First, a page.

Olympic sailors disgusted by Rio’s foul waters

Olympic sailors on Saturday checked out the venue for the 2016

Games in Rio de Janeiro.

Many didn’t like what they saw.

“I’ve been sailing all over the world for 20 years now, and this

is the most polluted place I’ve ever been,” said Allan Norregaard,

a Danish bronze medalist in the 2012 London Olympics. “It’s really

a shame because it’s a beautiful area and city, but the water is so

polluted, so dirty and full of garbage.”

Rio’s local Olympic organizing committee has promised the

pollution will be cleaned up when the Olympics open in 2 1/2 years.

Government officials have pledged to reduce 80 percent of the

pollution flowing into the bay.

But the sailors doubt the problem can be fixed after festering

for decades, and many worry about their health. Environmentalists

call measures being taken “stopgap,” likely to mask the problem and

not cure it.

The Associated Press has documented over the last several weeks

that nearly 70 percent of Rio’s waste goes untreated into

surrounding waters. Famous beaches like Copacabana and Ipanema are

dirty. Untreated sewage pours into a lagoon bordering the Olympic

Park, the heart of the games.

Norregaard said that while sailing the last few days he’d seen

entire trees floating in the bay, doors, chunks of timber with

nails protruding, swollen mattresses and endless plastic bags.

Another sailor talked about a horse carcass in the

148-square-mile bay, which opens into the Atlantic just above Rio’s

famed Copacabana beach.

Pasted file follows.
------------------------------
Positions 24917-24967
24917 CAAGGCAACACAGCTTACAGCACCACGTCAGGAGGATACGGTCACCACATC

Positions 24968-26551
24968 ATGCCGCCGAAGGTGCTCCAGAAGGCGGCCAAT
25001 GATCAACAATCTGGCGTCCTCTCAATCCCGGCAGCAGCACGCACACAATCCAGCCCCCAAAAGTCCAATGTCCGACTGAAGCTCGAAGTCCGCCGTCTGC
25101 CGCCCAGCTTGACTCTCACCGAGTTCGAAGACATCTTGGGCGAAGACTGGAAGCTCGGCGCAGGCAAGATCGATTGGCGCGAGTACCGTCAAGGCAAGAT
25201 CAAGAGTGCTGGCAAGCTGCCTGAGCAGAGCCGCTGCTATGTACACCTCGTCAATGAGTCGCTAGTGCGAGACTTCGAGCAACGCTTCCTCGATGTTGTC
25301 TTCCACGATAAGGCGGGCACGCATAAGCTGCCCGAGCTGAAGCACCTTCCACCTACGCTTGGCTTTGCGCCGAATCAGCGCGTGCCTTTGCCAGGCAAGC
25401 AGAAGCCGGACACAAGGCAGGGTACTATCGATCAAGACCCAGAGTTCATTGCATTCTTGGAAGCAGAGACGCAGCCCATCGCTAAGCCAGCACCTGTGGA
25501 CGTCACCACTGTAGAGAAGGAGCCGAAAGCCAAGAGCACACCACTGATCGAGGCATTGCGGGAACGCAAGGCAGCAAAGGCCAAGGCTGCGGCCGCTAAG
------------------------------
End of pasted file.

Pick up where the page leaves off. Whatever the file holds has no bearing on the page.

The Dane said the floating debris makes racing unfair and

dangerous. The other issue is the health risk with high levels of

fecal coliform bacteria in the water.

“I would definitely not swim in it,” Norregaard said. “We have

had a couple of incidents where people went in the water and came

up with red dots on their body. I don’t know what’s in the water,

but it’s definitely not healthy.”

Brazilian sailor Martine Soffiatti Grael grew up on the bay. Her

father, Torben Grael, is a five-time Olympic medalist, two of them

gold.

“For me since I was a child, it has only gotten worse,” said the

22-year-old, who hopes to qualify for the Rio Games. “The

government says it has lots of programs to clean the bay, but I

haven’t seen any progress being made.”

Thomas Bach, the new president of the International Olympic

Committee, is scheduled to be in Rio early next year to monitor

progress. The IOC is concerned about delays in organizing and

building venues, and pollution is another worry with costs for the

games put at $15 billion — a mix of public and private money.

“Of course, the water will not be clean as sailing in the

Caribbean,” Brazilian Robert Scheidt, who has won five Olympic

medals, said by phone to the AP. “I have never swum in there

(Guanabara). … Inside the bay I know it’s not the proper place to

swim. I’ve sailed there and never got any disease.”

Ian Barker, who won a silver medal for Britain in the 2000

Olympics and now coaches Ireland, said he’s sailed in 35 countries,

and this is the worst. He said sailors in training have had to stop

to disentangle their rudders from rubbish.

“It’s a sewer,” he said. “It’s absolutely disgusting. Something

has to be done about it. But you need the political will for these

things to happen and at the moment it’s not there.”